From there we drove on down the hill and found a parking spot underneath the giant mall in downtown Salt Lake, which gave us easy access to most of the downtown area.

We made our way over to the Mormon complex, carefully stopping at each crosswalk.  One does not jaywalk in Salt Lake.  It simply is not done.

Most of the big Mormon buildings in Salt Lake are contained within a walled compound just off the mall.  As non-Mormons we weren’t allowed in the Temple but we were allowed to walk by it, and the Visitor’s Center had all kinds of exhibits describing its construction, layout, and – if you buy the story – divine inspiration.  There is nothing remotely secular about the place, from its architecture to its site to its uses.  But the legions of enthusiastic multicultural Mormons surrounding the place were friendly enough and they didn’t try to proselytize too insistently, so that was nice. 

We also visited the Tabernacle (sadly just after a concert of some kind had just let out – it’s a big round room with pews, really) and the Assembly Hall, which is where our most eager young convert worked on us for a while.  Eventually we made our way back out to the mall, where we stopped at the Deseret Book Store – an entire store devoted to books from the Mormon perspective.  It’s interesting, in a liberal arts sort of way, the way three-headed frogs are, um, interesting.  But the people there were very polite.  One cannot stress that enough.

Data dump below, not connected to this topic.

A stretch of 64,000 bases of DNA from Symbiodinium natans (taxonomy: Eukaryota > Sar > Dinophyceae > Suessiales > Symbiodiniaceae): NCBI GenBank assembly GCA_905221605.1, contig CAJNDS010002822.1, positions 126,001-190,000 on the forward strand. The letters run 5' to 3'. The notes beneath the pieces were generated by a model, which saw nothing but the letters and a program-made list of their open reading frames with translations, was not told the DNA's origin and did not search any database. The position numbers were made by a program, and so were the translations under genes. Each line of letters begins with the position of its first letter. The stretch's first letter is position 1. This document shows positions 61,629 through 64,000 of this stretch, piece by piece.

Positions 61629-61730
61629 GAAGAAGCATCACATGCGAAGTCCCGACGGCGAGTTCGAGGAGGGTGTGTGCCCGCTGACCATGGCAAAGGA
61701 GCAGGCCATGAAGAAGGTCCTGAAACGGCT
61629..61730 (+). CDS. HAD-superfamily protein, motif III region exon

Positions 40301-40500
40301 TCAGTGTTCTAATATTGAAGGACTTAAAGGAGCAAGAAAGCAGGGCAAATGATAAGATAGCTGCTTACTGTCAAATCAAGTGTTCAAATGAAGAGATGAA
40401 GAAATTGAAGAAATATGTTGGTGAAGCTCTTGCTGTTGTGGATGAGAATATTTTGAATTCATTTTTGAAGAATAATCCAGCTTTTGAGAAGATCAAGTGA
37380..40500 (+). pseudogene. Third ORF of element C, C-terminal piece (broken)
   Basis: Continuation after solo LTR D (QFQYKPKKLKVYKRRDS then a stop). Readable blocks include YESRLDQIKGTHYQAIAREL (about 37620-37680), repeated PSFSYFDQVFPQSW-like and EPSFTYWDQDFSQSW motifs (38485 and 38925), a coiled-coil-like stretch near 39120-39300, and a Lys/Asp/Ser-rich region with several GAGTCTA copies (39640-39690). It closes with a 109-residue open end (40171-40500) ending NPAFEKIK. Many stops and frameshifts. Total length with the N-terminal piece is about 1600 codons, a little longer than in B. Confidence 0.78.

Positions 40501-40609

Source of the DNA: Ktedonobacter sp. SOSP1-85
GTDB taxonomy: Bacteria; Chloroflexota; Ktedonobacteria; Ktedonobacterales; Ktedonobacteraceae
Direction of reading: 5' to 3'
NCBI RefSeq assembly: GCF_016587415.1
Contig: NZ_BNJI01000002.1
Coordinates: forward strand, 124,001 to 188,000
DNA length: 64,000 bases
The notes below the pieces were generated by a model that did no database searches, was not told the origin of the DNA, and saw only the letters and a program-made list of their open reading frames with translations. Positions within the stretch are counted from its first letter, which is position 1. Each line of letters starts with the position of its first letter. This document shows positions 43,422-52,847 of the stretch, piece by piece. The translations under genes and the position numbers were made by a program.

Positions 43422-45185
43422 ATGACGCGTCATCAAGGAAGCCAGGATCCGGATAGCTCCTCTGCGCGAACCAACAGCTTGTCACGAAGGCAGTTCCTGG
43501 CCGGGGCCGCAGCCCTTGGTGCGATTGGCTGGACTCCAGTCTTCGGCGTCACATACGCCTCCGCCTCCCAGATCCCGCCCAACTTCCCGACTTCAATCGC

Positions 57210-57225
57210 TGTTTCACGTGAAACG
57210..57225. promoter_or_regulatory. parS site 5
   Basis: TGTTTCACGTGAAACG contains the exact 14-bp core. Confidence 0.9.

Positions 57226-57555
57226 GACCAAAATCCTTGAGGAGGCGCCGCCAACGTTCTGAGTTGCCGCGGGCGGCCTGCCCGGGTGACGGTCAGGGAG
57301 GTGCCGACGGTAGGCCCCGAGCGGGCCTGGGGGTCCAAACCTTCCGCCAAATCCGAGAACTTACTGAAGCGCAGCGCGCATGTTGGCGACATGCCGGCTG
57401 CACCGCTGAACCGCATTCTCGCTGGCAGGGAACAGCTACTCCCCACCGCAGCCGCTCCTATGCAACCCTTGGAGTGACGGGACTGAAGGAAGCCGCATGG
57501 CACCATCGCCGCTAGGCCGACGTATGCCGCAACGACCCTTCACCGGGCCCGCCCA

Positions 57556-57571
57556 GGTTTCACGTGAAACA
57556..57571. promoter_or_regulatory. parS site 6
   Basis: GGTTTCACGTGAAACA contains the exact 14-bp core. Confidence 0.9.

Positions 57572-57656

By this point we were hungry, so we found the food court for lunch.

The joy of food courts is that everyone can get what they want without arguing over where to go.  We each took some money and went off foraging and eventually came back to a table to eat. 

Having not had enough Mexican food in Tusayan, I went to the Red Iguana and ordered nachos.

Let me tell you, the Red Iguana does not screw around when it comes to nachos.  I got a tray that was a foot wide, eight inches front to back, and piled to about two inches depth.  It had chips, beans, cheese, jalapenos, olives, salsa, and any number of other things, enough food to feed three starving teenaged boys.  I was suitably impressed.  It was tasty.  And immense.  I would highly recommend the place the next time you have a high school boys track banquet you need to cater, as they will certainly do the job.

We then headed over to the Scottish Store.

It’s not actually called that, but we decided that it ought to be – that actually naming it would be bad luck in much the same way that Shakespeare’s Macbeth is never openly named inside of a theater and is simply referred to as The Scottish Play.  It was a lovely little store catering to all things Scottish and run by an actual Scotsman who was delighted to meet people descended, however many generations ago, from his native land and who spent the better part of an hour talking with us.  He was fascinating.  We found quite a few things that were worth purchasing there, and then headed off to see the Salt Palace where Kim had been grading AP exams before going back to the mall.  Because we are Americans, and there is no more American place in the world than the mall.  And we were on vacation, which means we get to do what we want and that was what we wanted.  It's nice when things work out.